Let me clarify what I mean by "harsh" and "soft" with an example: Suppose that you've just arrived in a strange planet and an alien is approaching you repeating just one vowel! Your feelings will certainly differ if the vowel is /ʏ/ or /aː/. In the first case it sounds somewhat more hostile (or at least more unfriendly).

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    There's nothing "certain" about it. This is mostly subjective. – brass tacks Mar 29 '16 at 17:56
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    And here I thought it'd be that old horse about "harsh" consonants... hard vowels? – kaleissin Mar 29 '16 at 18:04
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    I assume you also find Finnish, Turkish and French to be hostile languages. Plus, French has all of those nasal vowels which I would expect generate much rage. From the movie "Mars Attacks", we know objectively that the most hostile vowel is [æ]. – user6726 Mar 29 '16 at 18:57
  • I didn't really get your definition of "harsh". could you elaborate on that? – Andrew Ravus Mar 30 '16 at 18:26
  • @Adel. Every vowel or consonant has a certain effect on our feelings. For example forms of /s/ or /sh/ are used to silence or /la/ for lullaby. This is why a dark metal singer and a missionary preacher pronounce the same word differently. – QED Mar 31 '16 at 19:22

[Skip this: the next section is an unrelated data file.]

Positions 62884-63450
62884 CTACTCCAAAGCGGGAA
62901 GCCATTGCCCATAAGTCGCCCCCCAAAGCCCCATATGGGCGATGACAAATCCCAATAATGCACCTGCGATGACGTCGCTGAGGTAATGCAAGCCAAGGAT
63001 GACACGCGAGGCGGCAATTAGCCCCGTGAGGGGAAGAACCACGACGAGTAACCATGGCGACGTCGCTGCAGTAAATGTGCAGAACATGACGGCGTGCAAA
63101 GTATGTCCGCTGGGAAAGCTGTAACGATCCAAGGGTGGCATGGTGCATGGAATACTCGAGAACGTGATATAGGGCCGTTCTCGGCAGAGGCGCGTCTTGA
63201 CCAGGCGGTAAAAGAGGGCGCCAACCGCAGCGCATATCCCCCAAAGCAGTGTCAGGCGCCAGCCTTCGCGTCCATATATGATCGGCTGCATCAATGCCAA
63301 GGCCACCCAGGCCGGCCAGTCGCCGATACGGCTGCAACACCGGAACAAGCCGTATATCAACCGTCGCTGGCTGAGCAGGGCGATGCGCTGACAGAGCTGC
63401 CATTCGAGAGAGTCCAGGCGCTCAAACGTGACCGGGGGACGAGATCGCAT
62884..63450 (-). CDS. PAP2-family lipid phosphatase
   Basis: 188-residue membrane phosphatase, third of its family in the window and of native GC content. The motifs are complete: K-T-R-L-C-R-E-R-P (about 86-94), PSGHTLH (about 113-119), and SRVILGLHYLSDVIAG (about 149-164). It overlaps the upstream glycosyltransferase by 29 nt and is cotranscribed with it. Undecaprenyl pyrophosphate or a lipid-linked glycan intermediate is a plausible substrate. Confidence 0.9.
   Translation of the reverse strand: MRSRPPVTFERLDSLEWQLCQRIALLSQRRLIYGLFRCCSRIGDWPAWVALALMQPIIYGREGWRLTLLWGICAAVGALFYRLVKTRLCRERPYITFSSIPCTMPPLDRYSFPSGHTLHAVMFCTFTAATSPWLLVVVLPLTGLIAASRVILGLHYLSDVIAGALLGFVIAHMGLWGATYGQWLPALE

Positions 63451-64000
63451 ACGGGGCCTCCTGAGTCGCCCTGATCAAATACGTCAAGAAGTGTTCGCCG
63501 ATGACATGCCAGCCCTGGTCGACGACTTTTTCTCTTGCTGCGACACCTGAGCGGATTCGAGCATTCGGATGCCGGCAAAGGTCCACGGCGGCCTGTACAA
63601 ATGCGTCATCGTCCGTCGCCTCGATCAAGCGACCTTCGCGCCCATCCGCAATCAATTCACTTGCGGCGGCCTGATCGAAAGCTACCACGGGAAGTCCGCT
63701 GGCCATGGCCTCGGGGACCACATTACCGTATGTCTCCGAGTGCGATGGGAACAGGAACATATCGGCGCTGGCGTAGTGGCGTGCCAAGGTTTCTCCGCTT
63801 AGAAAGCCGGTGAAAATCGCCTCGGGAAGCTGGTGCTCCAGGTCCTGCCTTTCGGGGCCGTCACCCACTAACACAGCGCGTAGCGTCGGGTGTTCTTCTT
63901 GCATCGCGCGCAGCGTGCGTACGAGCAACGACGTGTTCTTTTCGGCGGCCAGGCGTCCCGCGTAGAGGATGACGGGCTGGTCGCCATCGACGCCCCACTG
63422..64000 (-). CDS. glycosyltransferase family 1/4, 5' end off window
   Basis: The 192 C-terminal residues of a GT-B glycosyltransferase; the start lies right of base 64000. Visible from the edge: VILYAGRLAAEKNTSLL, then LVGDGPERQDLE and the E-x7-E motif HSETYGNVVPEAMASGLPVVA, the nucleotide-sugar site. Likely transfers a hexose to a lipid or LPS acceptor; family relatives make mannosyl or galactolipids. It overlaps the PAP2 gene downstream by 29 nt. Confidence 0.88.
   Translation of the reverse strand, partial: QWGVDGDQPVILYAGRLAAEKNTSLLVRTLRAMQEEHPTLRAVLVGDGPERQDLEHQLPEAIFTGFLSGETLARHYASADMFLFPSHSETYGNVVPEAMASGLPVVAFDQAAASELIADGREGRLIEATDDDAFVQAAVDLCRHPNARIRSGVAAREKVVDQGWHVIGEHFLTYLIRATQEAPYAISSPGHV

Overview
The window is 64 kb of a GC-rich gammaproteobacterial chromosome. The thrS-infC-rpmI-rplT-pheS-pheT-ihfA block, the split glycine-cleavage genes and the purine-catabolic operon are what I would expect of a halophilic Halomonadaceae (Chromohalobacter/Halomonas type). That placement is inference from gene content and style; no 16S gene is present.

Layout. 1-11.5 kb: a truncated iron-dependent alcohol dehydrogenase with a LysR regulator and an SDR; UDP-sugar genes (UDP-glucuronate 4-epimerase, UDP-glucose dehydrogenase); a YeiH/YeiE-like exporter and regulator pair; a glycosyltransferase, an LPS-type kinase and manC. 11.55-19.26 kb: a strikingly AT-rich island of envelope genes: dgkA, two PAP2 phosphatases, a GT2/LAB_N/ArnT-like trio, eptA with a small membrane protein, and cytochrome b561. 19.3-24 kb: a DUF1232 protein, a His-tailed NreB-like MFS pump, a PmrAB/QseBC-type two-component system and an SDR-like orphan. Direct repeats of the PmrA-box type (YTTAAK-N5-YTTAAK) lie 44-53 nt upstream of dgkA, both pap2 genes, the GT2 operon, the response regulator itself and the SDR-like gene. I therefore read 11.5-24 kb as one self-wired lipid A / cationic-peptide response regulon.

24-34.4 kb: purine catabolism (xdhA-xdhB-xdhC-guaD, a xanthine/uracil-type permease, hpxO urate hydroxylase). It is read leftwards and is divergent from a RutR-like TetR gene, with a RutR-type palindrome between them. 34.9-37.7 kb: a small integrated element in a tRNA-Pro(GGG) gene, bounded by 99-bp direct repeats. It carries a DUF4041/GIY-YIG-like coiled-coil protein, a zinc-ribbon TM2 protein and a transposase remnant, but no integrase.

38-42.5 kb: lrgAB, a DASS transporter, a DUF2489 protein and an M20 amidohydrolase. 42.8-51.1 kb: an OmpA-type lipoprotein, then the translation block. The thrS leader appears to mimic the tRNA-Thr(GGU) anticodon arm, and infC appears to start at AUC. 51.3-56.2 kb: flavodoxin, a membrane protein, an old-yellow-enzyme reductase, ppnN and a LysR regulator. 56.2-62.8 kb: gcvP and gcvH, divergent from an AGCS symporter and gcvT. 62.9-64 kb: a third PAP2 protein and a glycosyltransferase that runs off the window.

It is due to the cold winter temperatures of Scandinavia, where Germanic languages originated.

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The harsh vowels heat the throat, but, as you note, they are also a factor in wartime.

Over time, speakers with "softer" vowels like /aː/ either succumbed to evolution or moved South and joined the Romans (giving birth to French).

Russian, which is a Slavic language, did not undergo the same change because vodka also heats the throat. The Sami and Inuit are naturally evolved to the cold temperatures, so they have no need for heating vowels.

As you probably guessed by now, languages in very hot regions experienced the opposite effect. So although some people consider Arabic ﻉ to be harsh, linguistically it cannot possibly be.

As most aliens tend to land in New Mexico, where both English and Spanish are common, we assume they have returned to their home planet with mixed reports about the "harshness" of earth's inhabitants.

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    A very good answer. – fdb Mar 29 '16 at 22:21
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    @Bittlingmayer: Your answer doesn't make sense – QED Apr 3 '16 at 18:04
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    lol, this is perfect – Aryaman Nov 3 '17 at 19:37
  • This answer is completely absurd. – Robert Columbia Jun 12 '20 at 18:27
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    @RobertColumbia No more so than the question. – Janus Bahs Jacquet Jun 16 '20 at 10:31

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